This study describes the seven-year continuation rates, safety and efficacy of infliximab in a large cohort of patients with severe long-standing refractory RA. Of the initial 507 patients who started therapy, 49 patients were lost to follow up after seven years. This is less than 10% of patients, which is acceptable for interpreting the evaluation of continuation rates, safety and efficacy of therapy. Of the remaining 441 patients, 160 (36%) were still receiving infliximab therapy after seven years.
Due to the chronic nature of RA, requiring therapy for many years, long-term data to evaluate the efficacy and safety of the compounds are very important. This information can be obtained by cohorts or extensions of controlled trials, mostly focusing on one compound [10
], or by registries [12
]. This study could possibly bridge the gap between extensions of clinical trials and nationwide registries: the inclusion criteria of the program were based on inclusion criteria similar to the daily clinical practice reimbursement criteria, and less stringent compared with clinical trials. Due to limited time span of inclusion, this study can be considered as an inception cohort, which has specific advantages for the analysis of trends over time, which is more difficult in registries.
Differences in baseline characteristics may be a reason for heterogeneity between studies. The heterogeneity between the different studies results in large differences in retention rates and Kaplan-Meier curves of anti-TNF therapy survival. The patients presented in this cohort suffered from severe long-standing disease, which may differ from that in patients in more recent studies and registries, in whom disease duration and activity tend to be less severe [15
Interestingly, in this study, we were able to evaluate the different reasons for discontinuation over time. Discontinuation due to ineffectiveness seemed to be quite constant over time, resulting in a linear Kaplan-Meier curve (Figure ), whereas discontinuation due to safety issues was most frequent during the first two years of therapy. This resulted in a decline of the slope of the curve over time (Figure ). Finally, discontinuation due to elective reasons not directly related to product safety or ineffectiveness was most frequent around year four (Figure ), when a new subcutaneous TNF blocker (adalimumab) became available in Belgium.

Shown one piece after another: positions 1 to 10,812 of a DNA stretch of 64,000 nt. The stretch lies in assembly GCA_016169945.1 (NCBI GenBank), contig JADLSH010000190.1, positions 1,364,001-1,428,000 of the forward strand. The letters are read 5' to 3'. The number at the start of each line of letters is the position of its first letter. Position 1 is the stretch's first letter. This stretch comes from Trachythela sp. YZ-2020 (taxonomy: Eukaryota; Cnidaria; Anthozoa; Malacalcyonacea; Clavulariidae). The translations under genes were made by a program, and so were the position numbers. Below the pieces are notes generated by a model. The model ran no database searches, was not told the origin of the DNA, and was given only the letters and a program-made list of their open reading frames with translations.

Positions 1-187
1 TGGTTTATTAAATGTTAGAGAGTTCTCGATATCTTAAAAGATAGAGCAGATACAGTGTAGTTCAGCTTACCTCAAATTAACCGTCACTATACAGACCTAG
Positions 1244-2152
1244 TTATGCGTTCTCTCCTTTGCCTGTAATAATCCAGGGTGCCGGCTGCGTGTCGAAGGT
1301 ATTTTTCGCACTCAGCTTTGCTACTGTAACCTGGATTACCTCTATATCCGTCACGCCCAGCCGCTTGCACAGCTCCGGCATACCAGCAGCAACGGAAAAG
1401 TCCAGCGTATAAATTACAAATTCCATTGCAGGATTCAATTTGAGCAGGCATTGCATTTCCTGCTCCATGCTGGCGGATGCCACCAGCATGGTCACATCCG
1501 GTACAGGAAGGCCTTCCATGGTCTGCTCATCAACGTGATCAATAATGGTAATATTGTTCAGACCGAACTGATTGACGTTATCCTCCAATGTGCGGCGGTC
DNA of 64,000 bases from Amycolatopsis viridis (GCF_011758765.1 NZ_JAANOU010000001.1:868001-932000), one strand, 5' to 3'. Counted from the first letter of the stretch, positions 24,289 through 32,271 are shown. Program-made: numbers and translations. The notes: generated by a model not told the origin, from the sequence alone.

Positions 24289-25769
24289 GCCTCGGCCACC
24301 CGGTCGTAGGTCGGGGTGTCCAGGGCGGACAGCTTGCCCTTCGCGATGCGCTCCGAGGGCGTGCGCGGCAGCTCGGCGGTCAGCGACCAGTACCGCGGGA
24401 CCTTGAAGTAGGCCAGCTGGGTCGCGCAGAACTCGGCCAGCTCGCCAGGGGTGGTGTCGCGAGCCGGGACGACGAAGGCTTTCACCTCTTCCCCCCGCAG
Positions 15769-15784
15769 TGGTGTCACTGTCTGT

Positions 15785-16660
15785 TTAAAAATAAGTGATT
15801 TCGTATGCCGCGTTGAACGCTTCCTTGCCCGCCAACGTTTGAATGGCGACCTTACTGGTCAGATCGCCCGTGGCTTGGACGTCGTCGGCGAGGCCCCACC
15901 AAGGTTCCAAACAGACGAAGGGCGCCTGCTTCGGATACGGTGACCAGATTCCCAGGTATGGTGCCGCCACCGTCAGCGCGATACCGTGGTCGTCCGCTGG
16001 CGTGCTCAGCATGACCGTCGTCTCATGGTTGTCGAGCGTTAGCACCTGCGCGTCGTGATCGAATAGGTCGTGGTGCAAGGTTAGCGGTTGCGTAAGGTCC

Regarding discontinuation, several factors should be taken into account. First, the acceptance of remaining disease activity may differ between physicians and patients and change over time. When patients have failed several therapies and few alternatives are available, one can assume that more remaining disease activity will be tolerated. In contrast, when more alternatives become available, one can assume that less remaining disease activity will be tolerated, resulting in an earlier start of a new biologic therapy [13
] and earlier switching of therapies. In this study, mean DAS28 at the time of treatment discontinuation due to ineffectiveness showed a trend to decrease over time from 5.6 in 2001 to 4.8 in 2008. Second, discontinuation due to safety issues may differ between populations and eras. For example, a large proportion of patients in this cohort started infliximab therapy before general TB screening was recommended. With mandatory screening, it is possible that some TB cases in this cohort could have been avoided.
Finally, discontinuation due to elective reasons may be highly dependent on local situations (eg, reimbursement rules, national guidelines, access to infusion clinics) and the availability of new therapeutic options.
Long-term infliximab therapy seems to be efficacious and safe. More than 60% of patients still on infliximab at the seven-year follow up had low disease activity, and more than 45% of patients who continued infliximab treatment were in remission at year seven. Similarly low disease activity was observed in patients who discontinued therapy due to elective reasons. Higher levels of disease activity were observed at the time patients discontinued therapy due to safety issues or ineffectiveness.
Most safety issues resulting in therapy discontinuation occurred during the first two years of therapy. This was especially true for infusion reactions and infections. The trend toward a decrease in infection rates in the long term might be caused by the elimination of subgroups of patients determined to be at higher risk for infections on anti-TNF therapy. No unexpected cases of atypical infections were observed in this cohort.
Unfortunately, a majority of patients had to withdraw from infliximab therapy. Extrapolating the data from other registries and compounds (biologics and DMARDs) [16
] over 5 to 10 years demonstrated that, irrespective of the compound, more than half of RA patients will drop out of therapy. This suggests that further research is needed on the optimisation of treatment strategies in this era, when an increasing number of compounds became available for the treatment of patients with this chronic disease.